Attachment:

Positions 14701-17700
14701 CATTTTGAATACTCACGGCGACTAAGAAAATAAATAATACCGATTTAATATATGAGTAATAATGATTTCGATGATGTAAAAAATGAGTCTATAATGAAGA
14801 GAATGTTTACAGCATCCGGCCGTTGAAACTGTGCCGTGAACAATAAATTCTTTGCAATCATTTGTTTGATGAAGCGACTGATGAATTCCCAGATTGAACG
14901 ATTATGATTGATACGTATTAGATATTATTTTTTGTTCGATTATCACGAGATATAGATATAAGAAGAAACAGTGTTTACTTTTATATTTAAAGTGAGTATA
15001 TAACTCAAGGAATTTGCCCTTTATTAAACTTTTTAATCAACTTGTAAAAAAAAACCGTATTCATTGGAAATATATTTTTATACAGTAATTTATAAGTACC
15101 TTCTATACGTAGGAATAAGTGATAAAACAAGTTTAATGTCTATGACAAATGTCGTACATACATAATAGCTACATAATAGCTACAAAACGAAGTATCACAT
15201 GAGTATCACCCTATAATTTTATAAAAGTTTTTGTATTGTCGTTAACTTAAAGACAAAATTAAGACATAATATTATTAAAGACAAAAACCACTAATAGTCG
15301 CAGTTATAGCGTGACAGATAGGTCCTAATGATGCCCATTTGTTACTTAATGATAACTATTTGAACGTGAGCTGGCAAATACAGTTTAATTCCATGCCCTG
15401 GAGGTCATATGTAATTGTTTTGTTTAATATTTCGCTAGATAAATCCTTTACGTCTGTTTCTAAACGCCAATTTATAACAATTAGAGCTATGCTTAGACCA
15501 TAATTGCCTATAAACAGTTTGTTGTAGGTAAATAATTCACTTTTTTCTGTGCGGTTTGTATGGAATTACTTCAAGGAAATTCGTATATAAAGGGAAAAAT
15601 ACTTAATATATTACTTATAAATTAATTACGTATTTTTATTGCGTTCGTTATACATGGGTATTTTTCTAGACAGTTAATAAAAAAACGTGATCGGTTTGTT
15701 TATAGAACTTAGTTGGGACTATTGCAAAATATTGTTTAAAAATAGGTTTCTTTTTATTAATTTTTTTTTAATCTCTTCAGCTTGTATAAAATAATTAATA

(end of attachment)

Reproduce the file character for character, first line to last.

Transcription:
Positions 14701-17700
14701 CATTTTGAATACTCACGGCGACTAAGAAAATAAATAATACCGATTTAATATATGAGTAATAATGATTTCGATGATGTAAAAAATGAGTCTATAATGAAGA
14801 GAATGTTTACAGCATCCGGCCGTTGAAACTGTGCCGTGAACAATAAATTCTTTGCAATCATTTGTTTGATGAAGCGACTGATGAATTCCCAGATTGAACG
14901 ATTATGATTGATACGTATTAGATATTATTTTTTGTTCGATTATCACGAGATATAGATATAAGAAGAAACAGTGTTTACTTTTATATTTAAAGTGAGTATA
15001 TAACTCAAGGAATTTGCCCTTTATTAAACTTTTTAATCAACTTGTAAAAAAAAACCGTATTCATTGGAAATATATTTTTATACAGTAATTTATAAGTACC
15101 TTCTATACGTAGGAATAAGTGATAAAACAAGTTTAATGTCTATGACAAATGTCGTACATACATAATAGCTACATAATAGCTACAAAACGAAGTATCACAT
15201 GAGTATCACCCTATAATTTTATAAAAGTTTTTGTATTGTCGTTAACTTAAAGACAAAATTAAGACATAATATTATTAAAGACAAAAACCACTAATAGTCG
15301 CAGTTATAGCGTGACAGATAGGTCCTAATGATGCCCATTTGTTACTTAATGATAACTATTTGAACGTGAGCTGGCAAATACAGTTTAATTCCATGCCCTG
15401 GAGGTCATATGTAATTGTTTTGTTTAATATTTCGCTAGATAAATCCTTTACGTCTGTTTCTAAACGCCAATTTATAACAATTAGAGCTATGCTTAGACCA
15501 TAATTGCCTATAAACAGTTTGTTGTAGGTAAATAATTCACTTTTTTCTGTGCGGTTTGTATGGAATTACTTCAAGGAAATTCGTATATAAAGGGAAAAAT
15601 ACTTAATATATTACTTATAAATTAATTACGTATTTTTATTGCGTTCGTTATACATGGGTATTTTTCTAGACAGTTAATAAAAAAACGTGATCGGTTTGTT
15701 TATAGAACTTAGTTGGGACTATTGCAAAATATTGTTTAAAAATAGGTTTCTTTTTATTAATTTTTTTTTAATCTCTTCAGCTTGTATAAAATAATTAATA